His mind, like the glass, seeming far from its deserved clarity, he tuned out the others' conversations. Which was easy to do. Let them fill the schedules of the hectic new year, make impassioned declarations about turning over new leaves; he did not want to go back to what he had left in the future.
Chapter 10: Confessions challenge: round 1
For the first round of another competition. There should be more on the way, so stay tuned!
When he turns eleven, Fred's parents give him an owl of his own. It's a huge owl with dark eyes who sits around looking serious a lot. He names her Athena. Uncle Percy approves, Fred's dad rolls his eyes, and Fred blushes. Roxanne tries to feed it a couple of times. It bites her finger, but Fred always knows how to sneak food in.
When he turns twelve, his parents send him a huge package of Bertie Bott's and a couple books of Muggle tricks, teaching him how to mark his own cards. Of course, his roommates don't understand, and Mike stays convinced that he's trying to practice voodoo or something by poking holes in cards instead of little models of people. Gabe the Git tells Mike to knock it off, because that's mean, but Fred doesn't pay attention and concentrates on not poking himself with a needle.
When he turns thirteen, his parents send him a stretchable quilt. The coursework has been piling up and it nudges insistently at him when it's really time to give up and go to sleep, or flattens into a shawl to throw about himself when he just wants to cry. It's so much faster than waiting for Athena to bring back their "you're doing fine, it's going to be okay"s.
When he turns fourteen, he pumps his fist in joy at the breakfast table for a new songbook and self-tuning strings. He'd gotten his first guitar the previous Christmas, chipping in some of his own Sickles once he'd convinced his parents that was what he wanted. Gabe the Git is not a fan of rock or roll.
The year that Fred turns fifteen, Roxanne gets her first new broom. It's very nice for a second year, but it's a little bit old. She doesn't ask because she's too busy testing it out, but he has to wonder how long his parents have been saving it, hoping he'd ask.
The year he turns sixteen, he buys his own replacement owl after Athena kicks the bucket. It's a short, ugly little owl, and he tells himself he won't get attached to it, won't get distracted like during OWL year. He also tells himself it was a rubbish idea to name owls after Greek gods—better something he actually believes in. Maybe something nice and English.
Unfortunately, the patron saint of England is named George. That'd just be weird.
When he turns nineteen, Roxanne sends him a fake mustache and eyebrows, explaining it's a Muggle thing. The card says I miss you—we all miss you—but don't rush back to England. Take your chance to be someone who isn't Fred.
He doesn't use the new owl, Hamnet, to reply, because he doesn't need his dad knowing where he's at. He just says Thank you.
Chapter 11: Round 2
Lucy and Lily, swimming.
Another Weasley-Potter weekend together. Another well-intentioned destination. Another day just managing to stay under control.
"Come out with us, Lily!" called James Potter, blowing a tall spurt of water through his plastic noodle.
"Nuh-uh," said Lily, shivering and turning over another shell on the shoreline.
"Are you chicken?"
"No!" she quickly snapped.
"Aw, little Lily's scared of the water…"
Al's more diplomatic approach was perhaps more likely to talk his sister into joining them, but he was busy evading another splash from James. However, Lucy swam back towards shore, stepping out and joining Lily on the beach.
"That's a nice shell," she said. "Do you collect them?"
"I don't know," Lily shrugged, "I just saw a few of them and thought these ones looked cool."
"Can I see the big one? Please?"
"Uh-huh." Lily handed it over. "Look, this one's got a big stripe on it, see?"
"Mmhmm," said Lucy, scooting back a few steps until she was wading once again. "Where'd you find it?"
"Over there, I think." Lily nodded at a sloppy mound which Lucy took to be the ruins of Roxanne's short-lived sand castle.
"Cool," said Lucy, before clutching the shell tightly and launching into a dog-paddle.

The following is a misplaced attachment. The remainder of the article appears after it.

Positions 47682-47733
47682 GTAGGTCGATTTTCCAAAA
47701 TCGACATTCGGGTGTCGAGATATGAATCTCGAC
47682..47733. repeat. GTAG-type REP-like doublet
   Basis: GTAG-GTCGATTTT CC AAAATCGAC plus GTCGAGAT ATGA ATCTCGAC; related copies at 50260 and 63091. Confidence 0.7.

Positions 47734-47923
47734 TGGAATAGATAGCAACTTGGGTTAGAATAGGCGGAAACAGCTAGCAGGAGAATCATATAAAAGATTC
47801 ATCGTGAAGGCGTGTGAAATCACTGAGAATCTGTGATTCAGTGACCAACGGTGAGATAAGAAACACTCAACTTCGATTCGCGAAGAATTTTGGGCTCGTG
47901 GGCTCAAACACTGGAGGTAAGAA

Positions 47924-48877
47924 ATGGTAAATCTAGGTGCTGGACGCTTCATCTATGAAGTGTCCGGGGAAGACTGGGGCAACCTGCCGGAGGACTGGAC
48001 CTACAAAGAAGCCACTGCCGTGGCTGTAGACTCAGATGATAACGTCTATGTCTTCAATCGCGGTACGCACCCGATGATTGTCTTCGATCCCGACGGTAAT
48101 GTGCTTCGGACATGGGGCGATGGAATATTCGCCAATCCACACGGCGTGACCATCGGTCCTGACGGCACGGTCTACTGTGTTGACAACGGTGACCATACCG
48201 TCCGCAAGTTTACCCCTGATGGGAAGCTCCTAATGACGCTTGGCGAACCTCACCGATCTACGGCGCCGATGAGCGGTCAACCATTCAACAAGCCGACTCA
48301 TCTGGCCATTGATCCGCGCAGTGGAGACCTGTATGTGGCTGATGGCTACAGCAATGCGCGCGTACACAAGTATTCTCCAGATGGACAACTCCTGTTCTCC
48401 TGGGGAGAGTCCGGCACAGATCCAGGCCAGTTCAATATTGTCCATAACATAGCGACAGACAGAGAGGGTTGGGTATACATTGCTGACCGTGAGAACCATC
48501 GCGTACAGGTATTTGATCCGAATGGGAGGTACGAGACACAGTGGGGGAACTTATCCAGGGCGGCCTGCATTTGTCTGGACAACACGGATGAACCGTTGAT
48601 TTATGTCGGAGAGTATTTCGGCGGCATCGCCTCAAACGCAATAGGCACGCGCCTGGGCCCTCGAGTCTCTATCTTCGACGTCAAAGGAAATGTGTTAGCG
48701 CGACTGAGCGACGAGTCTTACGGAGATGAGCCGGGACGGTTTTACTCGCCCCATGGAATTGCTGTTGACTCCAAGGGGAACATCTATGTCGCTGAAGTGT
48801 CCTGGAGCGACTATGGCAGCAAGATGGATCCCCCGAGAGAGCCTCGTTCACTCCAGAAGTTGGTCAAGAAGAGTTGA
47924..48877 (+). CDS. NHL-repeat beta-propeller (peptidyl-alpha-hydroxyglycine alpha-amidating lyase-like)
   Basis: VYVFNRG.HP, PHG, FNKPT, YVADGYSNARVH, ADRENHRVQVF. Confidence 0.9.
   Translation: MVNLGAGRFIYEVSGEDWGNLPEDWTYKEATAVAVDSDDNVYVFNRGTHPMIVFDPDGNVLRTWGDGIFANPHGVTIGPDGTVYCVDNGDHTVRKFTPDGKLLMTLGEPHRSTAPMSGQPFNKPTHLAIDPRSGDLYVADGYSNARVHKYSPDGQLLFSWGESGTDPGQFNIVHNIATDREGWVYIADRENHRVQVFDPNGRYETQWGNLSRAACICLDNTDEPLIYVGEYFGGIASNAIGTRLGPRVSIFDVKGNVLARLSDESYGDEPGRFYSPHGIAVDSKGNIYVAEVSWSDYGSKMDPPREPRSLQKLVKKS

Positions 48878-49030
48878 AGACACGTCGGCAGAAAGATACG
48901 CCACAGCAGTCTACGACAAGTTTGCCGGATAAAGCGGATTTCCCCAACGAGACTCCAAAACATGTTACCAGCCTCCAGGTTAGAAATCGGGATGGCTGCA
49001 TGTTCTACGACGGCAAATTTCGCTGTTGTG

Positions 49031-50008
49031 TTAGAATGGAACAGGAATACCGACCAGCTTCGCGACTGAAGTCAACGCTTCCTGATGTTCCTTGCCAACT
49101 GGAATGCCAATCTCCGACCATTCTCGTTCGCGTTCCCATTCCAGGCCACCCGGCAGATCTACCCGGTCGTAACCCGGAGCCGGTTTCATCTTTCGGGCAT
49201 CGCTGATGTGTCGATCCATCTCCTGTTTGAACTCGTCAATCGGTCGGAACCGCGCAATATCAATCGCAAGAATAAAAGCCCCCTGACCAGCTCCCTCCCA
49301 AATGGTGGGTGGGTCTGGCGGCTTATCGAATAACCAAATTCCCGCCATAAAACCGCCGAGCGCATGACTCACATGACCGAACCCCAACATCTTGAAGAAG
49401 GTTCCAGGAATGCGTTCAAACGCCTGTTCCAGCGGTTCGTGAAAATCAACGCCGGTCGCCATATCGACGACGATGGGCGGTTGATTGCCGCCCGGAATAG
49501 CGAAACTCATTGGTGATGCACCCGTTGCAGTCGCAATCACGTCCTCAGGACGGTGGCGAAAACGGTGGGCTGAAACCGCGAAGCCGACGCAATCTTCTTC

"Hey. Hey! Give that back! Mum, make her give it back!"
"You can give her a turn for a little bit—" Ginny began.
Enraged, Lily plunged into the water and immediately began swimming full-force towards Lucy. "Give it back, it's mine!"
"Whatever, I wasn't going to break it or anything," said Lucy, handing it back before floating off again.
No one brought the incident up to Lucy. Perhaps no one had noticed. But Lily kept on splashing with her brothers and cousins, staying in the water the rest of the afternoon.
Chapter 12: Round 3
Love triangle: prompts "oasis" and "mint."
There are hundreds of staircases in Hogwarts. There's a library and there are ghosts, there's a lake with a squid and secret passageways around every corner. Teddy has so many memories of sneaking out with his friends to find some new hidden nook or cranny that in the end, he can't believe Dominique needs an oasis from all of it.
"Surely there has to be something there you like?" he finally asks one day once their lips separate.
"No," she maintains, "nobody's as sweet as you, and as nice and cute and—"
She looks like she's going to break down again so all he can do is hug her closer and grow thicker shoulders (being a Metamorphmagus has its advantages, after all).
Truth be told, he's a little surprised Rose has anything in the way of a love life at all. She doesn't seem to need anyone, but sure enough, there she is, prattling away about Abner the Muggle from the Royal Mint. "It's really brilliant how they do all these things to stop counterfeiting—it's like Charms, really. D'you know Isaac Newton used to work there? Great at passing for a Muggle, Newton..."
"Isn't he a bit old for you?" he has to interrupt, one day.
She looks up at him but then quickly turns away, not meeting his eyes. "Oh...no, no, I don't think so."
But Abner doesn't want to be very serious with her, and it grates on her not being able to tell him anything about magic. When they break it off, which it didn't take a Seer to see coming, Teddy gives her a copy of his old alchemy textbook to read for fun.
"How come you never give me books?" Dominique asks.
"Sorry," he blushes, "didn't know you like to read."
"Well...I guess I don't. Let's go to Honeydukes!"
It isn't so much that he falls hard for the younger girl, in the end, as it is that he spends time with her, talking books when she's closing in on herself. And he realizes, when he's there for Dominique to cry on, he thinks of how great and noble he's being by being there for her. But when he's there for Rose, it hardly feels like a sacrifice at all.
He doesn't explain it that way to Dominique, of course. She wouldn't understand, that way, and that only makes him more sure he's doing the right thing. And when he starts going out with Rose, well, they have so much to talk about that silly little things like how he fell in love with her don't really matter.